Monday, January 30, 2012

Hofner Colorama II restoration project (part 16) - making a new bridge

In the last blog post, we made a new nut for our vintage Hofner Colorama II. Also needing doing is an improved bridge.

The original one should've looked like this:

However, here's the (replacement) one I got on THIS guitar:

Apart from looking wrong (not necessarily a big problem), it has the wrong radius, wrong string spacing, and is not compensated in any way for proper string intonation.

The base is almost correct, dimension- and look-wise, so I'm going to keep it and make a new top.

First I get a brass bar:

Cut it to length to match the base:

Mark the position of the holes and hit them with a punch:

Now the tricky part for me, since I don't have a drill press - drilling the holes perfectly straight:

Holes done:

Now turned over to check how close I got. Not bad.

Quick check with the base before taking this any further:

Sides are now marked with a 9.5 radius gauge to match the neck:

The brass is now filed to shape, checking constantly with the radius gauge to make sure nothing is going horribly wrong.

And here's the bridge after that:

The guitar is then quickly strung up (I've been doing a few things in parallel here, so the guitar finish is done now - I'll do a post about that part soon), in order to determine how to shape the top of the bridge to intonate the strings correctly.

First, I put some little pieces of copper under each string. These are actually little cutoffs of thick copper wiring:

Then I check with a tuner and move the copper wires forwards or backwards until the strings are intonating properly, then mark the position with a pen.

After that, I remove the bridge from the guitar and mark it with a couple of lines that will more or less cut through the six marked positions. There's a certain amount of compromising going on here, but it should still end up giving acceptable results.

After that, I start to shape the bridge using fairly fine files:

Giving us this basic shape:

Then I start finishing it, starting with 400 grit sandpaper and going up to 2000 grit:

Finally I hit it with rubbing compound:

For the sides and back, I put the sandpaper on a flat surface and move the bridge itself. Other than that, it's the same finishing process, from 400 grit to rubbing compound.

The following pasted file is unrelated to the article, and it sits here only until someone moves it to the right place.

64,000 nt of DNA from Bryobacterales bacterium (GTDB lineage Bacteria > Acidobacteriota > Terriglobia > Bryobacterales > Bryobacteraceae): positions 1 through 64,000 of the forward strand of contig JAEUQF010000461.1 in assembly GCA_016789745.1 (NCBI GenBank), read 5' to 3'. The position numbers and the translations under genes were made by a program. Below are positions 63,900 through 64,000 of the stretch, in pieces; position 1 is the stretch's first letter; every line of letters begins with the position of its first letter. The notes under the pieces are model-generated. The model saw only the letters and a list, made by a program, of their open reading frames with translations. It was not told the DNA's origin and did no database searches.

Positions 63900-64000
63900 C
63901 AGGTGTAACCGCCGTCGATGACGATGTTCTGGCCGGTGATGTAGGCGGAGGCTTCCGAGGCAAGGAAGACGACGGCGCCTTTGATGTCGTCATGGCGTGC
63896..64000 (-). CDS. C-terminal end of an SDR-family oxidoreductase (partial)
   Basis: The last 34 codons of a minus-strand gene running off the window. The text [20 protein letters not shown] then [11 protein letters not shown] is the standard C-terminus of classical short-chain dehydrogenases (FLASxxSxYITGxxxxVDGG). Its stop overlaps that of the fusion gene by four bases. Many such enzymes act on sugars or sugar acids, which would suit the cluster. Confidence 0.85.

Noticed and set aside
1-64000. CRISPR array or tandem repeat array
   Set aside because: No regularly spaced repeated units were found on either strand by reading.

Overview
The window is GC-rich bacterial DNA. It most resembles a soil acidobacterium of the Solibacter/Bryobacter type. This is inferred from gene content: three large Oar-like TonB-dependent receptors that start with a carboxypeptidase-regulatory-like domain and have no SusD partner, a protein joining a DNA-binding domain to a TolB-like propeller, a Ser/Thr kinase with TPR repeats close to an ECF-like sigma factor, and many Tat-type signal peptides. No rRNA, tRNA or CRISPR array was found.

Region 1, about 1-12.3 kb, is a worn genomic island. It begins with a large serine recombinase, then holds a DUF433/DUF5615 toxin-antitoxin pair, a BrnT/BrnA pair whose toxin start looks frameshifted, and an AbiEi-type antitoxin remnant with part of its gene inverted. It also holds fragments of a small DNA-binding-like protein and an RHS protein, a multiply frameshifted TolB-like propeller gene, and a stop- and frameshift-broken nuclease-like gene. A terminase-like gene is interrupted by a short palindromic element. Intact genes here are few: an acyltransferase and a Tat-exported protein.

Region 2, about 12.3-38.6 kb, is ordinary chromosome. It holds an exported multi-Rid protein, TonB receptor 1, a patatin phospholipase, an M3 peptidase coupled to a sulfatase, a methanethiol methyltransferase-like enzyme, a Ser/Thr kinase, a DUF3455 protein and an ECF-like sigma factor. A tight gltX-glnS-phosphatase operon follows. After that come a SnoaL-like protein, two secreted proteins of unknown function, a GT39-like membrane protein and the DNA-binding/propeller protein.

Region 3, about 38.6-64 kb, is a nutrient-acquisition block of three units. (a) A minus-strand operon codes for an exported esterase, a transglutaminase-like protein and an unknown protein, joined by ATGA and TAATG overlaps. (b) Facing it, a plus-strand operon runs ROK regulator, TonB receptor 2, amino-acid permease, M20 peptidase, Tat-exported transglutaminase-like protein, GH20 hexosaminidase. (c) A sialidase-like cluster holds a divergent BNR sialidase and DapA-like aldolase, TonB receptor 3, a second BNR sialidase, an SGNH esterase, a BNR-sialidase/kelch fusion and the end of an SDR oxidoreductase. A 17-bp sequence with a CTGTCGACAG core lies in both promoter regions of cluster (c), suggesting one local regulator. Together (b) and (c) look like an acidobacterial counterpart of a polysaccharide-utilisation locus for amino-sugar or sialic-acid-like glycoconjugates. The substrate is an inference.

And here's how it looks after that:

Finally some slots are added to keep the strings in place:

The aim was to follow a similar style to the bridge that would've come with the guitar originally, while correctly compensating it for an unwound G string (the original would've been shaped for a wound G string). I think it came out OK.

Sunday, January 15, 2012

Hofner Colorama II restoration project (part 15) - making a new nut

The old nut on our Hofner Colorama II was in a terrible state. It was too shallow and had a piece of card underneath it in order to raise it up. Additionally the bottom was not flat.

Here it is:

I have no reason to trust this nut at all, so I'm not going to use it as a template for the new one.

So here I am sanding a new piece of bone down to the right thickness using a piece of coarse sandpaper set on a flat surface:

Then cutting the bone to length:

Here I’m checking it fits nicely into the nut slot:

Before I can continue, I need to make up a new half pencil, since I appear to have misplaced my old one.

So we take a normal pencil:

Slice it down the middle (watch your fingers):

Superglue the lead into place (optional, but I find it a good idea, since there’s nothing really holding the lead in place at this stage):

Remove superglued finger from pencil (again, optional):

Sand pencil flat:

And then I usually put some Sellotape (Scotch tape) along the bottom of the pencil to stop from getting carbon all over everything.

Next I draw a line along the new nut, using the frets as a guide:

I like to then draw a second line a little higher as a kind of secondary guide, so I fit something nice and slim under the pencil and draw another line, as follows:

Then I sand the nut down to very close to the higher line:

Mark the position of the slots using my nut slot guide template thingy: